Today’s first reading takes me back in memory to Resurrection School, in East Los Angeles, the year, 1957. We were eighth graders in the spring of that year, soon to graduate and move on to high school. Our Franciscan Sisters who taught most of the grades in the school, occasionally had us produce biblical “tableaux”, brief biblical scenes, scripted and memorized, with costumes and sets, to be acted out for the rest of the school children.
Today’s reading from Genesis was the tableau we were going to perform, and I had been selected to play the part of Abraham. Our Bible History classes had already introduced us to the patriarchs, the judges, and kings of the Jewish scriptures. From my perspective, I was playing the part of an old man (I even had a glued-on beard) who was being tested by God to measure his obedience and his willingness to do what God was asking of him.
I would have to say that the situation was not beyond the experience of a thirteen year old eighth grader. It is one way that the vocational discernment process unfolds. The discernment of God’s will in one’s life always begins with recognition that my life is a sacred trust which God has called into existence from wisdom and a love which will unfold throughout my lifetime. I owe obedience to God not because of a servile relationship, but because of my conviction that God acted with purpose in offering me life, and in order to fulfill my life’s purpose, I will discern and follow God’s plan in giving me the gift of life.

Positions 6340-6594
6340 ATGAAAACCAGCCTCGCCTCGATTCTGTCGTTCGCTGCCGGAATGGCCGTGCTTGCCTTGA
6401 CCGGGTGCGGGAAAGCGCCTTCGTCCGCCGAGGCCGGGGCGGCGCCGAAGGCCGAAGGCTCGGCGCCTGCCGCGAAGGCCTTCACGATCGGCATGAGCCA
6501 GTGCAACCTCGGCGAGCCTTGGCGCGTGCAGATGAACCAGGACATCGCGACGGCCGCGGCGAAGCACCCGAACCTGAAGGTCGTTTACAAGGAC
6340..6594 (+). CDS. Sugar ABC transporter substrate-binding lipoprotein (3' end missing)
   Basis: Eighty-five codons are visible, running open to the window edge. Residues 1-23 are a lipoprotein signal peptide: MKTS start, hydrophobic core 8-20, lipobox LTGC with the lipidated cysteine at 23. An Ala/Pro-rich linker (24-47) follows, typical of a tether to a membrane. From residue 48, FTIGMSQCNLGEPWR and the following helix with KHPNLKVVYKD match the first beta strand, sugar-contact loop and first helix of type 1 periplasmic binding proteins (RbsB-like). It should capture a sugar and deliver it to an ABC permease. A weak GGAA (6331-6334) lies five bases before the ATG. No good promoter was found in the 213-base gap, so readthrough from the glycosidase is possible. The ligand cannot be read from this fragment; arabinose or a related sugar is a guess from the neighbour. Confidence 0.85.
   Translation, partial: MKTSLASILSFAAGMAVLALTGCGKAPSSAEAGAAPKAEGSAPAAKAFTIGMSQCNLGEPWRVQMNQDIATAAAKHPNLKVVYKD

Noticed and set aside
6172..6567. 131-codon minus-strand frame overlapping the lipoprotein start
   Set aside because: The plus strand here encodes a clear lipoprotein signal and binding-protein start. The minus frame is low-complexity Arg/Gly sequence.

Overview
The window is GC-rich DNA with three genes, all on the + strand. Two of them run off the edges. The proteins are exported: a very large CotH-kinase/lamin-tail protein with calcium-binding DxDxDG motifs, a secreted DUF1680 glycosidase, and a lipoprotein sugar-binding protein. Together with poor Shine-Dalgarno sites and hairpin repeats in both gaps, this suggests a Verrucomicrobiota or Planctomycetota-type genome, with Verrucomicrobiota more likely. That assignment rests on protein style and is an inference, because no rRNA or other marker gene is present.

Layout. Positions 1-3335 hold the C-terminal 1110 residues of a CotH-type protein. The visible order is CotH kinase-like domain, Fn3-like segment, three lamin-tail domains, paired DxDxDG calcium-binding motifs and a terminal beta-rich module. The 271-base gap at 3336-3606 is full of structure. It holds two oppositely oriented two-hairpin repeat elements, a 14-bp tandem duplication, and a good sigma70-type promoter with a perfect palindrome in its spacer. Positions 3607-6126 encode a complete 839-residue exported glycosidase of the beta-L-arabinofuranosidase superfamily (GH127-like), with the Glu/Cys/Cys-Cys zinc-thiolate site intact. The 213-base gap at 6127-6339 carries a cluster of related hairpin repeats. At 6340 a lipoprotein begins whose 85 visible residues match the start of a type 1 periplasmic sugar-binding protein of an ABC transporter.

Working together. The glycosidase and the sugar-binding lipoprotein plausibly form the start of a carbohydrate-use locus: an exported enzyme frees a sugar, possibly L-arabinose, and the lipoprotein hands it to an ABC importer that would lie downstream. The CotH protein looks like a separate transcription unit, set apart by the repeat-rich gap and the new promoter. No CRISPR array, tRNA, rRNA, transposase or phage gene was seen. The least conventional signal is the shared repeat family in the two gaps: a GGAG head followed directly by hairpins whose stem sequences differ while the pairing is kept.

Today’s first reading shows how difficult it may be in the concrete realities of life to be obedient to God’s will. In Genesis 12:1-3, God has already begun his covenant with Abraham, promising to make him the first of a great nation. How can God then ask Abraham to sacrifice his son, Isaac? Or, more broadly speaking, how can God ask something of me that seems to have no reasonable foundation?
God answers that question by casting the episode in the guise of a test, a test of Abraham’s obedience. Because Abraham chose obedience to God, the blessing first given in Genesis 12:1-3 is made more explicit and confirmed.
Each one of us has been, like Abraham, called into being and given a purpose. The fulfillment of that purpose brings us the fulfillment of our lives. Throughout our lives, we will meet moments that call for discernment. “What is God asking of me at this time?” “Why is God asking this of me now?”
The model that Abraham provides is that of a person so convinced that God is guiding his life, that he could be obedient even to what appeared to be the most impossible of commands.
Fr. Arthur Carrillo, C.P. is the director of the Missions for Holy Cross Province. He lives in Chicago, Illinois.